Decolonizing Transgender: Deconstructing Western Framings of Indigenous Gender-Diverse Identities

Date of Award

May 2020

Degree Type


Degree Name

Master of Arts (MA)


Communication and Rhetorical Studies


Kathleen E. Feyh


benevolent violence, coloniality of gender, decolonial, gender-diverse, indigenous, transgender

Subject Categories

Social and Behavioral Sciences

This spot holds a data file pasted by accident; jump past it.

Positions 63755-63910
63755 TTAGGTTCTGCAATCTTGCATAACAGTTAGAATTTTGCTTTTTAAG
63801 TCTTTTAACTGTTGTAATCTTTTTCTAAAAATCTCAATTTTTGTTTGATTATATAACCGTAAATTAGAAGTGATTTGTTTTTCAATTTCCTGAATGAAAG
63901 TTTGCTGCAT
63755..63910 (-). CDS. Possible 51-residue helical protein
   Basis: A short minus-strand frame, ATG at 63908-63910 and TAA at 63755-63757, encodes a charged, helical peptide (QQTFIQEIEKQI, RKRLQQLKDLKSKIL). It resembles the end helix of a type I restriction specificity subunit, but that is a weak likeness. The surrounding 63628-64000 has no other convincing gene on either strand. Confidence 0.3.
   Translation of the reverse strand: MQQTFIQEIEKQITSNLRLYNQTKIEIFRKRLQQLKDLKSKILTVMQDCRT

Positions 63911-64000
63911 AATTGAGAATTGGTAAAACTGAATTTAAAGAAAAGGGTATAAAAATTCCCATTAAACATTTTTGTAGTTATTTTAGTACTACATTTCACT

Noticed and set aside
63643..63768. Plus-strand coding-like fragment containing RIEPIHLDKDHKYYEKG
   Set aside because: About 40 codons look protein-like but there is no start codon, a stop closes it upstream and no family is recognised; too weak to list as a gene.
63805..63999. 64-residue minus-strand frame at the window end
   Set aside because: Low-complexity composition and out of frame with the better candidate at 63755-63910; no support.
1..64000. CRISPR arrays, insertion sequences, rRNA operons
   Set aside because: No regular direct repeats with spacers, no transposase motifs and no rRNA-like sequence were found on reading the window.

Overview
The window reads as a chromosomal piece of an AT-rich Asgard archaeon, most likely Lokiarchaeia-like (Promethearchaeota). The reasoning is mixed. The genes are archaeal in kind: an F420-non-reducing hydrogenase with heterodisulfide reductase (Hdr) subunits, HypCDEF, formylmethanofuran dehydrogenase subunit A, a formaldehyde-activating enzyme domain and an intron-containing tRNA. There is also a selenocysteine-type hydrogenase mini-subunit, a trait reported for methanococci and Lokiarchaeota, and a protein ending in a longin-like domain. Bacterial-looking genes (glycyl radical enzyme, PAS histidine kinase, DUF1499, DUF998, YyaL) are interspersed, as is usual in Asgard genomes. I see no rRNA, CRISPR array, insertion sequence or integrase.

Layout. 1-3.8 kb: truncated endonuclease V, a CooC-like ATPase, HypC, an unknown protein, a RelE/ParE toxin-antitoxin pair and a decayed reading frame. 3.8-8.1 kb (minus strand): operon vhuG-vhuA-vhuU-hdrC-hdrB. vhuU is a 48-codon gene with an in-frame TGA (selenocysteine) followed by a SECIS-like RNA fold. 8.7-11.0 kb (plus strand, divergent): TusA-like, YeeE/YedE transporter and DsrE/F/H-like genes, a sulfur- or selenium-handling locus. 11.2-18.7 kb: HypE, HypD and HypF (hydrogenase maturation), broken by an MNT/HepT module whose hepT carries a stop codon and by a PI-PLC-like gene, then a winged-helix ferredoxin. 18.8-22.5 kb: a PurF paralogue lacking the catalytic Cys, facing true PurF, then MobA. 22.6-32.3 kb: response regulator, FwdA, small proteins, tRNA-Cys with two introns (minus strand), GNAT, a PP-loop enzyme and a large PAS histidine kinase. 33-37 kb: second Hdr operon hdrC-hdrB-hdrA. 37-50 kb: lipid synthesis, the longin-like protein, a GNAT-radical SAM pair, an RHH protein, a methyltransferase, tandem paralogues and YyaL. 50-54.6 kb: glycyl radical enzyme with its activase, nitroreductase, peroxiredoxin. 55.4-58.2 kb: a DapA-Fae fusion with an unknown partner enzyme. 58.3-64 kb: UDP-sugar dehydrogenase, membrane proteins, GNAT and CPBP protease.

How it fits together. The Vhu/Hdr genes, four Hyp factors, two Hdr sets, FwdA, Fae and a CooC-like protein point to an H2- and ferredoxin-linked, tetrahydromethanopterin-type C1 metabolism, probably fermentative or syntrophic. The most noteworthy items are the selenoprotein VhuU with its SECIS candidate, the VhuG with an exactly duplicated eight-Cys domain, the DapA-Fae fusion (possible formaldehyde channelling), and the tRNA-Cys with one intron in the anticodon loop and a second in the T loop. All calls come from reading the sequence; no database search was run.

Media representations of gender-diverse Indigenous communities are growing in popularity. A common trend in the framing of these populations is to use Western gender terms in order to describe and frame indigenous gender identities to Western audiences. Situated at the intersection of rhetorical studies, decolonial studies, and queer/transgender studies, this thesis uses a decolonial lens to explore how Western media representations of gender-diverse indigenous people perpetuate colonial ideologies of gender. I use Mara Lugones’ concept of the coloniality of gender in addition to Pedro J. DiPietro’s benevolent violence in order to articulate how media representations misrepresent indigenous identities through their privileging of Western epistemologies. I look at The Guardian documentary “Muxes – Mexico’s Third Gender” to explore how the use of what I call the “third-gender frame” and the “naming frame” are both privilege Western understandings of gender and contribute to misrepresenting muxe identity. Through this critique, I also look to the vernacular voices of the muxes in the video to see how their rhetoric differs from that of the media’s framing and argue that vernacular voices are potential ways to resist theses Western frames. Ultimately, I conclude that media representations of non-dominant groups is tense with both potentials and pitfalls, but that scholarship in academia maintains a special vantage point from which to identify the presence of the coloniality of gender and benevolent violence, resist and repair media’s false narratives, and work to delink from modernity/coloniality.


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